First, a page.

In an article for the journal International Sociology, William K. Carroll and Jean Philippe Sapinski examined the relationship between the corporate elite and the emergence of a “transnational policy-planning network,” beginning with its formation in the decades following World War II and speeding up in the 1970s with the creation of “global policy groups” and think tanks such as the World Economic Forum, in 1971, and the Trilateral Commission, in 1973, among many others.

The function of such institutions was to help mobilize and integrate the corporate elite beyond national borders, constructing a politically “organized minority.” These policy-planning organizations came to exist as “venues for discussion, strategic planning, discourse production and consensus formation on specific issues,” as well as “places where responses to crises of legitimacy are crafted,” such as managing economic, political, or environmental crises where elite interests might be threatened. These groups also often acted as “advocates for specific projects of integration, often on a regional basis.” Perhaps most importantly, the organizations “provide bridges connecting business elites to political actors (heads of states, politicians, high-ranking public servants) and elites and organic intellectuals in other fields (international organizations, military, media, academia).”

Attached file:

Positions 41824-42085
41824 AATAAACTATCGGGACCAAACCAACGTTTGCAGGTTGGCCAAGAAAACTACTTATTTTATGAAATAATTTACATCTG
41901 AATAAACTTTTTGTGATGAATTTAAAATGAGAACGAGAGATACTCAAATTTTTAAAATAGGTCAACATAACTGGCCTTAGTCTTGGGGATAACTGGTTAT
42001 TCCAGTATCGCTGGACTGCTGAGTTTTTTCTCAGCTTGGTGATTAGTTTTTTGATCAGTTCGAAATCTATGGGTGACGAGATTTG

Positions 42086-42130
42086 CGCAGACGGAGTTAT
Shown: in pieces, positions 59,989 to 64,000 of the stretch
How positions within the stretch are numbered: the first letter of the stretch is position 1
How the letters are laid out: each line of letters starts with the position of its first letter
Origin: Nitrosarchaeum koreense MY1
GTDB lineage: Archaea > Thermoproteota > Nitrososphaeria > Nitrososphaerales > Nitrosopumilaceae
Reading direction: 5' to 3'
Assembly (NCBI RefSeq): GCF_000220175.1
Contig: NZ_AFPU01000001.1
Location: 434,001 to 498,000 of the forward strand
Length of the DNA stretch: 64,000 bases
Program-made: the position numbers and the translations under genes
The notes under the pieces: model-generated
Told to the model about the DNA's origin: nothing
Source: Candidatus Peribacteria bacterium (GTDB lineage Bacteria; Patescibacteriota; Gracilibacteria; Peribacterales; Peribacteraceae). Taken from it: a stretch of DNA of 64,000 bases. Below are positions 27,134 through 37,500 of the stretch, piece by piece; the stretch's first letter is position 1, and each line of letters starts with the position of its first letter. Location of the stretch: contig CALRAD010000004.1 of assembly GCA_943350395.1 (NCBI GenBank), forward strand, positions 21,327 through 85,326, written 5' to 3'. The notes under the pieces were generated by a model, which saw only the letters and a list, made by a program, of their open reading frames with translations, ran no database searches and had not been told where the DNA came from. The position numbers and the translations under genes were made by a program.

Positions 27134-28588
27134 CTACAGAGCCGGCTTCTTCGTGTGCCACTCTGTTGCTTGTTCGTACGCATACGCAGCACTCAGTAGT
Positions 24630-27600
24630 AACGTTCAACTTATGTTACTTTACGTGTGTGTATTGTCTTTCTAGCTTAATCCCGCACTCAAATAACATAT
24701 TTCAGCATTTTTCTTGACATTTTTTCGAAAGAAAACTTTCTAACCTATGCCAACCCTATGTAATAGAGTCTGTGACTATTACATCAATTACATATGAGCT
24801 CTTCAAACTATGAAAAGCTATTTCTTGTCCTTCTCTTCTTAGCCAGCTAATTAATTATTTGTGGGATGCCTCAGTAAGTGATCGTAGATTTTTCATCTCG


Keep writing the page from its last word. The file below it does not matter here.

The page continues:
Violence against women at epidemic proportions

Multi-country analyses spotlight a dark problem.

Monya Baker
20 June 2013